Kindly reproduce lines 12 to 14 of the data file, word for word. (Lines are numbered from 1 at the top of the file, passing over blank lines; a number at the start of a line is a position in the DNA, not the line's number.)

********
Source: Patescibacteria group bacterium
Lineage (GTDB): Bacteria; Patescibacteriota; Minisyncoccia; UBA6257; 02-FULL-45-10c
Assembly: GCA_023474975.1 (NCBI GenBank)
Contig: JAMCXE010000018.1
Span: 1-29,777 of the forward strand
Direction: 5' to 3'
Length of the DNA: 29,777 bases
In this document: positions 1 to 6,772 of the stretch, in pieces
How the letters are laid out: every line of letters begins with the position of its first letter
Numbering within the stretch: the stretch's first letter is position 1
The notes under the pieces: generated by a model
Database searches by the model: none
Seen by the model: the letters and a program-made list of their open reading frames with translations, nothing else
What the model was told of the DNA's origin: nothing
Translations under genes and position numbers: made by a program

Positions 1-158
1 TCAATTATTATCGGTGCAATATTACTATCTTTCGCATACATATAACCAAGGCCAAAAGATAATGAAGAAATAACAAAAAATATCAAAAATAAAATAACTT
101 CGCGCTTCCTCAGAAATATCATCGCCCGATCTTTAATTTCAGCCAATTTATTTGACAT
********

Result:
Database searches by the model: none
Seen by the model: the letters and a program-made list of their open reading frames with translations, nothing else
What the model was told of the DNA's origin: nothing